...Two years ago, the husband of one of the academy's members was accused of multiple counts of sexual assault and eventually convicted of rape. The ensuing scandal tore apart the committee, exposing a history of lax regulation, a deep well of bad judgment and a vein of misogyny. Some members resigned, others refused to participate. The Nobel Foundation, which funds the award, raised serious concerns about the committee's governance. The future of the literature prize seemed imperiled...

And then came Thursday's announcement of the winners of the 2018 and 2019 Nobel Prizes in literature. The big test: an opportunity to show that the committee members could, in fact, carry on Alfred Nobel's vague instructions to select "the most outstanding work in an idealistic direction."

First, the 2018 prize was awarded to Polish author Olga Tokarczuk for what the judges praised as "a narrative imagination that with encyclopedic passion represents the crossing of boundaries as a form of life."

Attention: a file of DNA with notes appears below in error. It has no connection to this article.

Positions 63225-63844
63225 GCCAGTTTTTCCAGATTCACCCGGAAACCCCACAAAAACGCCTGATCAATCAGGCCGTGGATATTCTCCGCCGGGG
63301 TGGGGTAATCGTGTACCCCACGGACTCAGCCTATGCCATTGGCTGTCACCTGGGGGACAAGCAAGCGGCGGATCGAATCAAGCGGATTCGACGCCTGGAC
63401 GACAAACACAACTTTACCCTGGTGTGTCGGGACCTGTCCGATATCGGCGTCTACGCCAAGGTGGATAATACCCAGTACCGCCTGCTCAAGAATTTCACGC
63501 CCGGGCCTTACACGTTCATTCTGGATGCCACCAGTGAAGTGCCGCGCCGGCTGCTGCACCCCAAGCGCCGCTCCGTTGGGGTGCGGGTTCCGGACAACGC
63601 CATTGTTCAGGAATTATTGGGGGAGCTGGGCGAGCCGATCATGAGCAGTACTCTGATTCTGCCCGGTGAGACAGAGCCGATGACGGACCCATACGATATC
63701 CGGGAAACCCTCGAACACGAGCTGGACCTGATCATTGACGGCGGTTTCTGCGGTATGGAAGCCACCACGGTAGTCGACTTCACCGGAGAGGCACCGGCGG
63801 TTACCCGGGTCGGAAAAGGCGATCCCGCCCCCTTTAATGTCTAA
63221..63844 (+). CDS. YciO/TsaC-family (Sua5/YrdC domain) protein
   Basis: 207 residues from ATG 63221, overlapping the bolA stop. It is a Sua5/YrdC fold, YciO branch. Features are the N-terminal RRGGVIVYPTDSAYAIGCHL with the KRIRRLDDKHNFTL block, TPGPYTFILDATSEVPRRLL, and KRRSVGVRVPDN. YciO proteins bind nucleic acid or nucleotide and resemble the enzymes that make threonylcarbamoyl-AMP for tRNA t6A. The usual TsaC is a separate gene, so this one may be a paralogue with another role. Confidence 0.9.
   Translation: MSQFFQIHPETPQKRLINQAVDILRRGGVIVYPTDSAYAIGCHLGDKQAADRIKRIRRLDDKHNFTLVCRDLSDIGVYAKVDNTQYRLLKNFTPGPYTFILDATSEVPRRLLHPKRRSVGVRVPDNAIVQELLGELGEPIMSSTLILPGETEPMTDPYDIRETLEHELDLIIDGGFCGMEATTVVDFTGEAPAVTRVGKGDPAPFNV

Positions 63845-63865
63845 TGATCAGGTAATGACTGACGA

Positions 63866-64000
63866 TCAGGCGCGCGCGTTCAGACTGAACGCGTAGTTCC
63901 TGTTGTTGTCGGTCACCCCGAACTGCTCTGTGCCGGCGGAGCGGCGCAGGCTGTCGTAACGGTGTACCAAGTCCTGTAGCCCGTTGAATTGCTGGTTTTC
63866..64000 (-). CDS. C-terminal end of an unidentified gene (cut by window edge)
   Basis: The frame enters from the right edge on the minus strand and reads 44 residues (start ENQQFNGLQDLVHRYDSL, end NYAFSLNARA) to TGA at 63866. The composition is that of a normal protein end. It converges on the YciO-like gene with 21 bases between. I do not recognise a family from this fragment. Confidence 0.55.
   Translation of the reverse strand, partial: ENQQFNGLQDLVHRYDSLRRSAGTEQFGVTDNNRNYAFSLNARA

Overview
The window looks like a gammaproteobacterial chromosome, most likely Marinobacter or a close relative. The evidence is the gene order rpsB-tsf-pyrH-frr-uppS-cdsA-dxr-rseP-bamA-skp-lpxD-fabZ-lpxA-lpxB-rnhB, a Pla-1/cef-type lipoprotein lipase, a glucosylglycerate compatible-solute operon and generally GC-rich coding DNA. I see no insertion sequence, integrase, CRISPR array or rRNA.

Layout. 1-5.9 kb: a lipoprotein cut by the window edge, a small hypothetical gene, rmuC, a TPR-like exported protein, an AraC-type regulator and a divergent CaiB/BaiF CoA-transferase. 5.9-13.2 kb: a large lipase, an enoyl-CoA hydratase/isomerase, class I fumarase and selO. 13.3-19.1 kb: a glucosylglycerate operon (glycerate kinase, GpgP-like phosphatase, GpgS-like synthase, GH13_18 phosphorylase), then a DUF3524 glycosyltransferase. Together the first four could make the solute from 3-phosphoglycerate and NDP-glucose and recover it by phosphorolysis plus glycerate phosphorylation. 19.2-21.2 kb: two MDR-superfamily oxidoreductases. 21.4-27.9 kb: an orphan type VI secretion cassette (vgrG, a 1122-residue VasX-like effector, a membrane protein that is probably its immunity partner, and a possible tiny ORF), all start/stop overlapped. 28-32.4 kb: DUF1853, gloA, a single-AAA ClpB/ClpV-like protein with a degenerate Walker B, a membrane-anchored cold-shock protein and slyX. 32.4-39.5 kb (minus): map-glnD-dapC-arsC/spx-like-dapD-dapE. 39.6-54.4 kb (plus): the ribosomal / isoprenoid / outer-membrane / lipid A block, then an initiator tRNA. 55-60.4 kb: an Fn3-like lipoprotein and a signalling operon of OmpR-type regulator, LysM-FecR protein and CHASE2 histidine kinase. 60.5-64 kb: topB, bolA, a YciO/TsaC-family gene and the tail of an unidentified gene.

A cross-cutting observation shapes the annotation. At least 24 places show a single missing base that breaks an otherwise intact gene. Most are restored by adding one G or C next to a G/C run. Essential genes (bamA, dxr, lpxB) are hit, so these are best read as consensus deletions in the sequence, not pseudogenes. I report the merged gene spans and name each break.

But then the other shoe — or jackboot — dropped, and any celebration of Tokarczuk's work was hijacked by a fresh controversy: The Swedish Academy awarded the 2019 Nobel Prize in literature to Peter Handke. He's a controversial Austrian writer known for his sympathy for the late Yugoslavia leader Slobodan Milosevic, who was accused of genocide. Handke not only attended that butcher's funeral, he delivered a eulogy...

... This is no way to demonstrate good judgment or to regain trust. It's just another tone-deaf stunt by a group of Swedish snobs who command a disproportionate and undeserved wedge of the world's attention.

Update 10/17: Writing an opinion piece in the New York Times, Bret Stephens argues that "we live in an age that is losing the capacity to distinguish art from ideology and artists from politics."

The Swedish Academy announced this morning two winners of the Nobel Prize for Literature: Peter Handke, the Austrian author, playwright and translator, wins the 2019 prize, and Olga Tokarczuk, the Polish novelist and poet, wins the 2018 prize, which was not bestowed last year because of a scandal involving sexual assault allegations and financial impropriety involving the Academy.